**MONTY HALL PROBLEM IN LOGIC. Fredric M. Menger, Emory University, Atlanta, GA, USA**

The Monty Hall problem is a classic exercise in logic that has bewildered even Nobel Prize winners. I myself kept defending an incorrect answer until finally my own sister ultimately persuaded me of my error. Here is the puzzle:

Suppose a person is shown three doors. Behind one door is a new car. Nothing lies behind the other two doors. A person, called the guest, is asked to select one door, but not open it. He selects Door #1. Then a second person, called the host, and who knows the location of the car, opens Door #3 to show that it is vacant. Now the guest is given a choice: He can open either Door #1 or Door #2. Which door should he select to maximize his chance of getting the car? Should he stick with Door #1, or should he move to Door #2?

After Door #3 is opened and found vacant, the car must be behind either closed Door #1 or Door #2. There is, after all, one car but two doors. Thus, the chance of the car being behind Door #1 is 50%, and the chance the car is behind Door #2 is also 50%, so that it makes no difference which door the guest chooses. This logic happens to be incorrect, as seen next.

Initially, the chance that the car is behind Door #1, Door #2, and Door #3 is 1/3 each. Thus, there is a 1/3 probability that the car is behind Door #1. There is a 2/3 probability that the car is behind Door #2 or Door #3. Now there are two possibilities, recognizing that the host can obviously not open a door that he knows has a car behind it. (a) The car is behind Door #1 in which case the host is free to select either Door # 2 or Door #3 to open. The probability of this happening is, as stated, 1/3. (b) The car is behind Door #2. The probability of this occurring (and this is key) is 2/3 because the probability for Door #2 or Door #3 is 2/3, but Door #3 has been eliminated from consideration. This leaves the 2/3 probability associated with only Door #2. In summary, there is a 1/3 probability for Door #1, but a 2/3 probability for Door #2. The guest has twice the chance of getting his car if he moves from Door #1 to Door #2.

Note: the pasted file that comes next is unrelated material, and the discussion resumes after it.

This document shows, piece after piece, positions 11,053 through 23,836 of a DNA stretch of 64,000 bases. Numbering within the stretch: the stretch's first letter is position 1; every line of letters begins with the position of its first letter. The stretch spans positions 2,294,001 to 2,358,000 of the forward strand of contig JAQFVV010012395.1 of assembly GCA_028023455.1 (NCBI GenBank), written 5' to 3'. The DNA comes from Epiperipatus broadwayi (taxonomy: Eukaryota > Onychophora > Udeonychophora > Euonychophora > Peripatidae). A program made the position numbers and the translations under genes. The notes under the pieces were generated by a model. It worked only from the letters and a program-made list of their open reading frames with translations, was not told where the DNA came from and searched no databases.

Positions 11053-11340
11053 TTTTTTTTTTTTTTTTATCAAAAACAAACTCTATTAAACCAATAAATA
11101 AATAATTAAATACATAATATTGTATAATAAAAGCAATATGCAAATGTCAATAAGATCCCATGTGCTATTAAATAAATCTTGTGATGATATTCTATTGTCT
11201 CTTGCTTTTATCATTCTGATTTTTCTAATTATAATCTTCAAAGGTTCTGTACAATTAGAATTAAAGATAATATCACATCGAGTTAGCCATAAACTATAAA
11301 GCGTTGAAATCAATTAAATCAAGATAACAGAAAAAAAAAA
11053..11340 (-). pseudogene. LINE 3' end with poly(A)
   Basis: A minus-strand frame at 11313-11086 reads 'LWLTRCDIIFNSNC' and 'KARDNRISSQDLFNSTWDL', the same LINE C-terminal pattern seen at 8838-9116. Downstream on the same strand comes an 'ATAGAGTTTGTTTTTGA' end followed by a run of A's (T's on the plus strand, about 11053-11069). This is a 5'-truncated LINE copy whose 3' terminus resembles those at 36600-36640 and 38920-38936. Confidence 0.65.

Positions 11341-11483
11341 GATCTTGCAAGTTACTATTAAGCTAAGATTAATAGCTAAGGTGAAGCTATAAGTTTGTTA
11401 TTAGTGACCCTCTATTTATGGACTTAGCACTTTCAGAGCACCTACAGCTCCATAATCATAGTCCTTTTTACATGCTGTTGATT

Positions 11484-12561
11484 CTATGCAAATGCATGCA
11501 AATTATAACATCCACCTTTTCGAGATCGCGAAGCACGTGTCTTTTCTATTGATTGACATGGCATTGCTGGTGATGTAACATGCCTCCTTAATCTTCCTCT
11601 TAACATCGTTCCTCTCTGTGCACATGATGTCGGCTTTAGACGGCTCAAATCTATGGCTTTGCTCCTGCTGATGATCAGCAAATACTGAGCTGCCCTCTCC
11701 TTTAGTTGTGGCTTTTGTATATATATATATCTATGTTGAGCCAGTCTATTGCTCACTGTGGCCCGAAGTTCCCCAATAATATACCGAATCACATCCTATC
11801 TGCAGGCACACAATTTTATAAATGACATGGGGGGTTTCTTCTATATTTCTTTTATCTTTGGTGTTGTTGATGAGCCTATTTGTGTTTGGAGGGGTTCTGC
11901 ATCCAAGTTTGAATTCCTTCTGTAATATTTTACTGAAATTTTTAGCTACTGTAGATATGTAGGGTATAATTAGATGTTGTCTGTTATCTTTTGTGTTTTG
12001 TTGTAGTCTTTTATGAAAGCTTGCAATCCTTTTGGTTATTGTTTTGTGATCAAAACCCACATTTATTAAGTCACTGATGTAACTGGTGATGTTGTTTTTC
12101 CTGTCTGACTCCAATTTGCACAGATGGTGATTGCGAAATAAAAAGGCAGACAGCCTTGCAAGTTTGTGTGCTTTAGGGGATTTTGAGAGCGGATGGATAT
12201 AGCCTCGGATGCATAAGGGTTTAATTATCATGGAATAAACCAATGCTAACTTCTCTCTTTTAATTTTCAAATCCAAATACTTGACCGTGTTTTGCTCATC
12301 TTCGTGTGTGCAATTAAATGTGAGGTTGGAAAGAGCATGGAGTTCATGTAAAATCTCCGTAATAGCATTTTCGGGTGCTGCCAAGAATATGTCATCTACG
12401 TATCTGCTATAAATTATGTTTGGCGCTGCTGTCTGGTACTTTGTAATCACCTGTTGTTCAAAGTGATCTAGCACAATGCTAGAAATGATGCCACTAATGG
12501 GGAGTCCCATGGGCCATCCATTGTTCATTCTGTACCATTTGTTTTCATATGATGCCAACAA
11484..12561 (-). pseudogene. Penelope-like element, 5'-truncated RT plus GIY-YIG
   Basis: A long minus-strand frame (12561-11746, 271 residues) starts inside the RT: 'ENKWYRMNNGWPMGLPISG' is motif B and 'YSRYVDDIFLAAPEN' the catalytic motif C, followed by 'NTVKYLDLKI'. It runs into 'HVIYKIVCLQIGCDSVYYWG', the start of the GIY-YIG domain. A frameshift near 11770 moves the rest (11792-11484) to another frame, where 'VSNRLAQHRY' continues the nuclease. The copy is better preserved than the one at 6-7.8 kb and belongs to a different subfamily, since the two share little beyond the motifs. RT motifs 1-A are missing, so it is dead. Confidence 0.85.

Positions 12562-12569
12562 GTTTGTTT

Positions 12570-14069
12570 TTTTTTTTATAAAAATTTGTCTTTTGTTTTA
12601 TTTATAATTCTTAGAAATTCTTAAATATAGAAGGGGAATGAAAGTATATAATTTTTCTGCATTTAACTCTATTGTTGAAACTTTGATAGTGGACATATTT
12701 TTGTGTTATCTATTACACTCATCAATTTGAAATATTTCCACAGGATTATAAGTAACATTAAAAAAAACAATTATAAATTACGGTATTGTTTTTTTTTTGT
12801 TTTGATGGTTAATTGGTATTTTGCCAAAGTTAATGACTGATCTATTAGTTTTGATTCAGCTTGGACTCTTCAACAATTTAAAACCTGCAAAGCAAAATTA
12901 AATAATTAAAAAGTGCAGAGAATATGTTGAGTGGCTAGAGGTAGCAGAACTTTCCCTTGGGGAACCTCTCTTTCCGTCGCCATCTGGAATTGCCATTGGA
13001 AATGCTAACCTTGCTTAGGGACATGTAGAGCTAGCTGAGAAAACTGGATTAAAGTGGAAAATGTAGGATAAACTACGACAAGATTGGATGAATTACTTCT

Suppose a person is shown three doors. Behind one door is a new car. Nothing lies behind the other two doors. A person, called the guest, is asked to select one door, but not open it. He selects Door #1. Then a second person, called the host, and who knows the location of the car, opens Door #3 to show that it is vacant. Now the guest is given a choice: He can open either Door #1 or Door #2. Which door should he select to maximize his chance of getting the car? Should he stick with Door #1, or should he move to Door #2?

**Incorrect logic**After Door #3 is opened and found vacant, the car must be behind either closed Door #1 or Door #2. There is, after all, one car but two doors. Thus, the chance of the car being behind Door #1 is 50%, and the chance the car is behind Door #2 is also 50%, so that it makes no difference which door the guest chooses. This logic happens to be incorrect, as seen next.

**Correct logic**Initially, the chance that the car is behind Door #1, Door #2, and Door #3 is 1/3 each. Thus, there is a 1/3 probability that the car is behind Door #1. There is a 2/3 probability that the car is behind Door #2 or Door #3. Now there are two possibilities, recognizing that the host can obviously not open a door that he knows has a car behind it. (a) The car is behind Door #1 in which case the host is free to select either Door # 2 or Door #3 to open. The probability of this happening is, as stated, 1/3. (b) The car is behind Door #2. The probability of this occurring (and this is key) is 2/3 because the probability for Door #2 or Door #3 is 2/3, but Door #3 has been eliminated from consideration. This leaves the 2/3 probability associated with only Door #2. In summary, there is a 1/3 probability for Door #1, but a 2/3 probability for Door #2. The guest has twice the chance of getting his car if he moves from Door #1 to Door #2.

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